Wiltshire Publications

Issue 489 – Halting the decline of the High Street

THE Government has asked retail guru Mary Portas, of TV’s ‘Mary Queen of Shops’ and ‘Secret Shopper’ fame, to undertake a review aimed at halting “the decline of the high street” in England.

With Westbury’s traders facing difficulties including the recession, the recent scrapping of free parking and competition from the internet, White Horse News asked local figures on their views of how the town’s high street can be saved.
Car parking charges have proved to be controversial, with free parking scrapped entirely in April this year. Before last July, shoppers in Westbury enjoyed two hours’ free parking in the town. Free parking was then reduced to one hour before being scrapped completely.
The town council has protested that a small market town such as Westbury faces the same parking charges as larger and more affluent towns such as Warminster and Marlborough.
Mayor of Westbury, cllr David Windess said, “Adding £1.20 for two hours parking is not in the best interests of the town, we should be encouraging people to use local shops not driving them away.” 
David Jenkins, president of the Westbury Chamber of Commerce added, “Early findings through discussions with shopkeepers is confirming that they are losing business due to the increased car parking charges.”
David Jenkins also stressed the importance of Westbury being able to attract new businesses to the town. He said, “In any regeneration plan, the ability for the town to attract new business is important. A mixture of additional shops offering different products and services would help to generate interest.
“In this current economical climate this is difficult, however if the vacant shops in the town were taken up by businesses, this would make the town look more attractive. There is an additional benefit concerning this aspect of regeneration in that if more businesses came into the town then it will help to create additional employment.”
However cllr Sue Ezra, chair of the town centre’s viability working group on the town council, points out that any business needs the support of local people to survive. “You cannot just make people open a shop in a town,” she said. “You can give them some rate-free time and reduced rent but if people don’t use it, it will close. It just depends on your customers and your footfall.”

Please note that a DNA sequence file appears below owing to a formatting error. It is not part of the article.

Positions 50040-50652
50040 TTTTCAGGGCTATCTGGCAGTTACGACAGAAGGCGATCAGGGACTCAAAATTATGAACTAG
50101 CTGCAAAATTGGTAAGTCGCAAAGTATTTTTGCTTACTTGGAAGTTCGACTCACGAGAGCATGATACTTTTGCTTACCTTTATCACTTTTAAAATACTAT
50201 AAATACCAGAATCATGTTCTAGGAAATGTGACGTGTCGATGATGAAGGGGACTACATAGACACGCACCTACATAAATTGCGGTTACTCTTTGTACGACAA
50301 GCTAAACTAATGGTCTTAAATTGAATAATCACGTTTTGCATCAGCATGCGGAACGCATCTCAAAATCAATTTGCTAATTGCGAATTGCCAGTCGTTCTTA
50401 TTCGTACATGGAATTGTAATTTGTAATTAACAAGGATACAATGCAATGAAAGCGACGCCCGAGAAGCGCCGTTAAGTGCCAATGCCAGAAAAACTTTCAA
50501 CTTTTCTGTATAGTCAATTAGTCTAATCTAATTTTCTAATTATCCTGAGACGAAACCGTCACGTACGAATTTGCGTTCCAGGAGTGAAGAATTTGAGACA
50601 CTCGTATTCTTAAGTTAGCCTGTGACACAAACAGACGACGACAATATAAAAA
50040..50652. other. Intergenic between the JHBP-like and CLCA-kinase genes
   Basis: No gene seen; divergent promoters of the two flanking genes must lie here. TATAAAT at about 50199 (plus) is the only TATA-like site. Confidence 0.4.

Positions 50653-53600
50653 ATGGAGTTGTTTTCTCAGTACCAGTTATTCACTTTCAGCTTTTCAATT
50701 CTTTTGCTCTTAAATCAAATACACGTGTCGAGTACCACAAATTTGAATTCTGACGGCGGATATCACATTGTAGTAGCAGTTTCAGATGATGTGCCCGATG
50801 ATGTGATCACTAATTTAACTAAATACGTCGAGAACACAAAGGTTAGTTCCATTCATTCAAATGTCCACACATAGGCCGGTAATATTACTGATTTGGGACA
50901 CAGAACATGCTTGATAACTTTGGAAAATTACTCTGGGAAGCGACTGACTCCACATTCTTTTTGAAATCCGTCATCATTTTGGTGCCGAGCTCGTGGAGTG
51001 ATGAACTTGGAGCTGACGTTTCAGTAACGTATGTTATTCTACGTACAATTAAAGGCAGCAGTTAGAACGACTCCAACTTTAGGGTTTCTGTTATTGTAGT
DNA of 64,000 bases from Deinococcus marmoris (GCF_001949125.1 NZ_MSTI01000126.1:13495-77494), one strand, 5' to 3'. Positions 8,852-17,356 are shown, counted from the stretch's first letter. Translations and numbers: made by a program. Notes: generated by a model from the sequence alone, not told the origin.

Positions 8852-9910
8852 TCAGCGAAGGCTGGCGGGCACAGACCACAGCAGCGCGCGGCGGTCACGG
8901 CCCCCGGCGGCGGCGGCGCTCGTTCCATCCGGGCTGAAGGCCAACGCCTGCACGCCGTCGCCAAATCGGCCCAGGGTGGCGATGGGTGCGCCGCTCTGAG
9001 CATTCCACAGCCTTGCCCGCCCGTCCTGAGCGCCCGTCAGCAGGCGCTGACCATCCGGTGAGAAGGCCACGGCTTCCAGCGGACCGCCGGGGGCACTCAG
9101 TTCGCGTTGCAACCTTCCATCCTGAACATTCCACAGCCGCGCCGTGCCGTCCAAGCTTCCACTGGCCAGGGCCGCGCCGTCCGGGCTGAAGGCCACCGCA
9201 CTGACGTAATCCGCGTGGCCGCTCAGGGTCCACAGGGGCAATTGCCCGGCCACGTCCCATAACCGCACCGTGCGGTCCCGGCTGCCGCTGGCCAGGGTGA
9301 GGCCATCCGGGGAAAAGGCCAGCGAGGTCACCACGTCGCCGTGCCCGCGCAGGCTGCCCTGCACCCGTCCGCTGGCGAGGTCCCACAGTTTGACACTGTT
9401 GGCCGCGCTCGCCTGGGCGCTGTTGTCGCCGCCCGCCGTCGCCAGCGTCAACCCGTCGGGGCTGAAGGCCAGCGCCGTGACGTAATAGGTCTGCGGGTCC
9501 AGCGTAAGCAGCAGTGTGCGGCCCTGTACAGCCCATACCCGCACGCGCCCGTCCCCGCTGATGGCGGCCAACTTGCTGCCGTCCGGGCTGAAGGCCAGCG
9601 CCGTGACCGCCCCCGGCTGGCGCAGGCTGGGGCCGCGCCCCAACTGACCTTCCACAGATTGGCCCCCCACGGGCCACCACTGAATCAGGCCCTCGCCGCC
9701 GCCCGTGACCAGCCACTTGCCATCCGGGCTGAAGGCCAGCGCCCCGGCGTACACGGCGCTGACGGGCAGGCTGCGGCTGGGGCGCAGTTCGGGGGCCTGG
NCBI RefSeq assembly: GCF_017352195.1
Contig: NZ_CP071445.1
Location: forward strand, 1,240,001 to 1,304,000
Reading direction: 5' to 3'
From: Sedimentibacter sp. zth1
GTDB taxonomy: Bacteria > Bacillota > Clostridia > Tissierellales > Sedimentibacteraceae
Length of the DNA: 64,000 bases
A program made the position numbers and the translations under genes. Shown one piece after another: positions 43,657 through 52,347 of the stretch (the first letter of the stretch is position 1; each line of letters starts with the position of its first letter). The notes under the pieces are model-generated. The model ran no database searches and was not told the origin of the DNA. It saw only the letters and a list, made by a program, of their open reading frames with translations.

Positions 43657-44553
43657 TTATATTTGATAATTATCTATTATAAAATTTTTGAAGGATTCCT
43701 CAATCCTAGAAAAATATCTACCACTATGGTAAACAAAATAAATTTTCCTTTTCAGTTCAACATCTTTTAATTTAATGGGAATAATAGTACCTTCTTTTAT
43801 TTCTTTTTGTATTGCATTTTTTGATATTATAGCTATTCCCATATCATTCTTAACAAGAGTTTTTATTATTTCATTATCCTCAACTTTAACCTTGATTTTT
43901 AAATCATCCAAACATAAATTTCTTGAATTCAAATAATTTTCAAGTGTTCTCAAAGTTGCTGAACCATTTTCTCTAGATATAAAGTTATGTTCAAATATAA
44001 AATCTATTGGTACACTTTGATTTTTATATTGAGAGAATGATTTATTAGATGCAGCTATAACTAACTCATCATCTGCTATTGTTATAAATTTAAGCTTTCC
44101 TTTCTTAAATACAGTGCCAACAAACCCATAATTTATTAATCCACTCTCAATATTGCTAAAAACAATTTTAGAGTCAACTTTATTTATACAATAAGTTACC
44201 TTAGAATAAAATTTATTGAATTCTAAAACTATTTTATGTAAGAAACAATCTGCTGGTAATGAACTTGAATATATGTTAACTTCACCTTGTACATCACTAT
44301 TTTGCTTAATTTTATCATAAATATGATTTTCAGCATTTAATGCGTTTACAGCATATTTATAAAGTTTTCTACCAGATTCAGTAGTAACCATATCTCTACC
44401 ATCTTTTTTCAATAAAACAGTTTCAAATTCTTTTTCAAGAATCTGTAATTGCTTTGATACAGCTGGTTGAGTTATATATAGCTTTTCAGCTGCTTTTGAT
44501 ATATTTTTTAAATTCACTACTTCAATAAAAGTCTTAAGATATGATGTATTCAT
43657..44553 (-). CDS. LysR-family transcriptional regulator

Making the town centre a place where people enjoy shopping and spending time is an important issue for cllr David Windess, who also agrees that having a variety of shops in the town is important.
“The key factors for having the town regenerated, is to have a variety of shops and markets in the town, not just for shopping but to be a place where people can meet and socialise in a variety of services and events.” he said.
David Jenkins said that annual events in the town such as the Christmas programme, the street fayre, annual music festival are successful and well supported and all play a part in the regeneration programme.
He added that making the town a more pleasant environment is important saying, “The physical appearance in some of the shopping areas are untidy, especially the buildings in the High Street. A clean up of these buildings would improve the appearance and make the area more appealing to the shopper.”
For Russell Hawker, town and Wiltshire councillor and a commercial property chartered surveyor, a big problem lies in the one-way system and brick rotunda.
He said, “The changes that took place in 1992 in High Street and Edward Street, which introduced the current one-way traffic system and the brick rotunda opposite the library, have been utterly disastrous overall for retail traders.
“The best guide to the strength of any retail centre is the rental value of the front part of the shops. Westbury High Street rents collapsed in the mid-90s to rock bottom levels at a time when other similar town centre rents were rising. Rents have barely risen at all since. No developer is going to come and invest in new properties for new businesses until these investment fundamentals are dramatically improved.”
On our facebook page, users have commented that Westbury’s town centre needs “life injecting into it”, “We’re desperate for some bigger shops, we have so little”, that Westbury needs “some shops – that are not second hand charity shops” and also ask if we can make more of local tourist attractions such as the White Horse to draw people into the town.
In her national report, Mary Portas will look at the problem of empty shops and how to prevent the growth of “clone towns” dominated by chainstores.
She says, “With town centre vacancy rates doubling over the last two years, the need to take action to save our high streets has never been starker.
“I am calling on businesses, local authorities and shoppers to contribute their ideas on how we can halt this decline in its tracks and create town centres that we can all be proud of.”
Mary Portas is due to present her findings to the Government in the autumn.

What do you think of Westbury’s high street shops? What do you think would boost their success and encourage new businesses? E-mail us at whitehorsenews@btconnect.com or leave your comments on our facebook or twitter pages. (www.twitter.com/whitehorsenews or search for us on facebook).